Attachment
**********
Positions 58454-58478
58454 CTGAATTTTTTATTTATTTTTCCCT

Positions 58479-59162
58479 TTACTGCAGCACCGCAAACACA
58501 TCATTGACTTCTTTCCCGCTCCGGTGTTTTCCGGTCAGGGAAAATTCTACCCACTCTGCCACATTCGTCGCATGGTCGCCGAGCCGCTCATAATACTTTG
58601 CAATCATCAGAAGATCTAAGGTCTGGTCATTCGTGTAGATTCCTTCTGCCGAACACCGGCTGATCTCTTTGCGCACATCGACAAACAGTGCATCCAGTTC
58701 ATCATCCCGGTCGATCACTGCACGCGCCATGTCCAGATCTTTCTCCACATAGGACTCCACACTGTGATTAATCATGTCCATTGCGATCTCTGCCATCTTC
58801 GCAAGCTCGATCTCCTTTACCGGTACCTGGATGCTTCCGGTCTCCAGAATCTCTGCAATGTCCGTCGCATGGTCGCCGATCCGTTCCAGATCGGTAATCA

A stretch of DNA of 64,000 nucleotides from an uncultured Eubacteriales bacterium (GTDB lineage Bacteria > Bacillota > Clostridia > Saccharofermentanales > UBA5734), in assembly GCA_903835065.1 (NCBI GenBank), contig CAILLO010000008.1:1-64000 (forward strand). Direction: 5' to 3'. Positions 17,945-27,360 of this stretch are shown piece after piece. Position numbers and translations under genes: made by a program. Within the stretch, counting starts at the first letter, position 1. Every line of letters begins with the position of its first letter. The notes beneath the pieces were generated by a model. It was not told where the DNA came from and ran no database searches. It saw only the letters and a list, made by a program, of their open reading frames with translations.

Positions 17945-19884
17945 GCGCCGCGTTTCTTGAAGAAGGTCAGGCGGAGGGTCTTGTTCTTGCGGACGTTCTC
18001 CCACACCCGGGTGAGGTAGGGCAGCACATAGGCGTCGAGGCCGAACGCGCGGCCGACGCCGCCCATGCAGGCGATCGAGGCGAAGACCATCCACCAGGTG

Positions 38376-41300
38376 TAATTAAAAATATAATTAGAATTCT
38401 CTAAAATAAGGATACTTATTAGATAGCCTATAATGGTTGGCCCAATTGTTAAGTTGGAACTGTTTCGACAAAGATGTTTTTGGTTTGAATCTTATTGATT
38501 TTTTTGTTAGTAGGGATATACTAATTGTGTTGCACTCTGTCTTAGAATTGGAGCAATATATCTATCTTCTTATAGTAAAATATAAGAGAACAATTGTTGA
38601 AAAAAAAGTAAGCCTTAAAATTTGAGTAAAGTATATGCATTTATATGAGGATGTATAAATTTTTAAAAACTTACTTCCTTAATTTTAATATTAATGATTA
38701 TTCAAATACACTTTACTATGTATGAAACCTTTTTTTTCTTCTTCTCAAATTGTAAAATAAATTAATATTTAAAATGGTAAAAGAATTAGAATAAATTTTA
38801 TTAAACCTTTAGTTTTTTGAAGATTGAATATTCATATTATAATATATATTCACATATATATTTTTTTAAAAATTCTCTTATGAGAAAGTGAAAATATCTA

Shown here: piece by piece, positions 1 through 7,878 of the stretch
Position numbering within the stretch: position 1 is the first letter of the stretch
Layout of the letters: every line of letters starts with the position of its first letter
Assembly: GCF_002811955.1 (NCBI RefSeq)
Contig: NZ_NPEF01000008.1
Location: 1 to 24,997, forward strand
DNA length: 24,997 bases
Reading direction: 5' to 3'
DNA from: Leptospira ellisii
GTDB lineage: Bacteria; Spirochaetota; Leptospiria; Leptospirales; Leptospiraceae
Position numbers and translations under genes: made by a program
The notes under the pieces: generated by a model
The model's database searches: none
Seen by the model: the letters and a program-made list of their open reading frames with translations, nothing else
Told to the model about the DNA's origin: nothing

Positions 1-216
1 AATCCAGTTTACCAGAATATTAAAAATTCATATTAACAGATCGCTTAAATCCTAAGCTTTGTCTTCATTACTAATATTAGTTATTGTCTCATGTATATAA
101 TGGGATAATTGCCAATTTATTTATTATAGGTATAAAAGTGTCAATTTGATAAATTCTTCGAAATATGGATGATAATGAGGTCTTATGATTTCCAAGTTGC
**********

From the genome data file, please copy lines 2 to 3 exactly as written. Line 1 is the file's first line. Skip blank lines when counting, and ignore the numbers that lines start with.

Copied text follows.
58454 CTGAATTTTTTATTTATTTTTCCCT

Positions 58479-59162